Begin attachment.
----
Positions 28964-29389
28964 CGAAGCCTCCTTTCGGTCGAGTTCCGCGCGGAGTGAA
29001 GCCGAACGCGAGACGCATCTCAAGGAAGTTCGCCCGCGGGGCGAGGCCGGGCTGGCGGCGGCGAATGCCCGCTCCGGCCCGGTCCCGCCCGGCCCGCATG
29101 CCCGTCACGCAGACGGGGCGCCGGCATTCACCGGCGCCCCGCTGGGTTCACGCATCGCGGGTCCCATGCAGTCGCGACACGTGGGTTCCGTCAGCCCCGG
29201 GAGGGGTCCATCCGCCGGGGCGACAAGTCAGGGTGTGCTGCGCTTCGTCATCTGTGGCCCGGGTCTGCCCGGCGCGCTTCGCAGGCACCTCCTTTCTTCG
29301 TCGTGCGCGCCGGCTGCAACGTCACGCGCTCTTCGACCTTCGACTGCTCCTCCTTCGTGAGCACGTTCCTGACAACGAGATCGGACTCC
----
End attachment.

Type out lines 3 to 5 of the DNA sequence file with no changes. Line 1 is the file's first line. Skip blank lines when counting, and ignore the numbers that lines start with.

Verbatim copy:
29001 GCCGAACGCGAGACGCATCTCAAGGAAGTTCGCCCGCGGGGCGAGGCCGGGCTGGCGGCGGCGAATGCCCGCTCCGGCCCGGTCCCGCCCGGCCCGCATG
29101 CCCGTCACGCAGACGGGGCGCCGGCATTCACCGGCGCCCCGCTGGGTTCACGCATCGCGGGTCCCATGCAGTCGCGACACGTGGGTTCCGTCAGCCCCGG
29201 GAGGGGTCCATCCGCCGGGGCGACAAGTCAGGGTGTGCTGCGCTTCGTCATCTGTGGCCCGGGTCTGCCCGGCGCGCTTCGCAGGCACCTCCTTTCTTCG